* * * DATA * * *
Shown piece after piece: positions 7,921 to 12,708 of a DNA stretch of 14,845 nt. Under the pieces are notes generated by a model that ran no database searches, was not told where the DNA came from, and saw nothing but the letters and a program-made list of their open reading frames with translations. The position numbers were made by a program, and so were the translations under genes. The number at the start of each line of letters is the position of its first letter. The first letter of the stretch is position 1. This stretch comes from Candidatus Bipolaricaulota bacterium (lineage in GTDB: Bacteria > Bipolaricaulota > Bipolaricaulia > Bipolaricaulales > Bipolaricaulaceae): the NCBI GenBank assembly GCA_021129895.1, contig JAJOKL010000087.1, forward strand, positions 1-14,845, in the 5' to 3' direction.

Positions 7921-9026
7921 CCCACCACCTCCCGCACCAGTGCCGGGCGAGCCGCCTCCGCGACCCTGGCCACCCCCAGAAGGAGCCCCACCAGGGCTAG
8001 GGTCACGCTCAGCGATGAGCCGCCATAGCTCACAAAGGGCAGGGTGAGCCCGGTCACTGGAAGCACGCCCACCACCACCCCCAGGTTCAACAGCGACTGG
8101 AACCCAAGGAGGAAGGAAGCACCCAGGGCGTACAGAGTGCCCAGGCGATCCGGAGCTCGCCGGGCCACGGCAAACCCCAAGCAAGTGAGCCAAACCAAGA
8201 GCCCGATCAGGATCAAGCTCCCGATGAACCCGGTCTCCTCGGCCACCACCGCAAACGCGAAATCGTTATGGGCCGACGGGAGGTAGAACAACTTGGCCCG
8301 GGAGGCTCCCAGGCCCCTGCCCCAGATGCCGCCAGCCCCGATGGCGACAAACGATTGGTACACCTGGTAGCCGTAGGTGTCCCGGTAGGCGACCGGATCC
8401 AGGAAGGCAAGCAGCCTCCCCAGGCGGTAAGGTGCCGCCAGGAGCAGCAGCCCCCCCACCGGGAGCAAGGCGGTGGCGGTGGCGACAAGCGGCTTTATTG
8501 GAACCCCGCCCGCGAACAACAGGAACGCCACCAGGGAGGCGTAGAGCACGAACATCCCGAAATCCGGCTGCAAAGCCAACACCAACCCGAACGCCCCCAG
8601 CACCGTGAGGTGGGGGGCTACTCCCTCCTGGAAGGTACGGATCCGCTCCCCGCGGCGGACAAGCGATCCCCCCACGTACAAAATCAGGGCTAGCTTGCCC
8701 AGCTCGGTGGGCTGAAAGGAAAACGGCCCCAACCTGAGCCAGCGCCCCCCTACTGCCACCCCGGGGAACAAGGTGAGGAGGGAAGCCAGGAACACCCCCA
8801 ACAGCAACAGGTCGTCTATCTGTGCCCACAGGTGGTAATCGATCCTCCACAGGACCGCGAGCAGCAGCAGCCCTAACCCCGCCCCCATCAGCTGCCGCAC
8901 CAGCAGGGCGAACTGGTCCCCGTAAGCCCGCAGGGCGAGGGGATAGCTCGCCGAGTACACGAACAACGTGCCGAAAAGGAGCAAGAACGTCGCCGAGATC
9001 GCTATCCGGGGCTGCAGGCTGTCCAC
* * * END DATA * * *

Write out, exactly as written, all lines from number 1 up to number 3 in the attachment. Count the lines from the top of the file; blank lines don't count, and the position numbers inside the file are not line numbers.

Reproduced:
Shown piece after piece: positions 7,921 to 12,708 of a DNA stretch of 14,845 nt. Under the pieces are notes generated by a model that ran no database searches, was not told where the DNA came from, and saw nothing but the letters and a program-made list of their open reading frames with translations. The position numbers were made by a program, and so were the translations under genes. The number at the start of each line of letters is the position of its first letter. The first letter of the stretch is position 1. This stretch comes from Candidatus Bipolaricaulota bacterium (lineage in GTDB: Bacteria > Bipolaricaulota > Bipolaricaulia > Bipolaricaulales > Bipolaricaulaceae): the NCBI GenBank assembly GCA_021129895.1, contig JAJOKL010000087.1, forward strand, positions 1-14,845, in the 5' to 3' direction.

Positions 7921-9026
7921 CCCACCACCTCCCGCACCAGTGCCGGGCGAGCCGCCTCCGCGACCCTGGCCACCCCCAGAAGGAGCCCCACCAGGGCTAG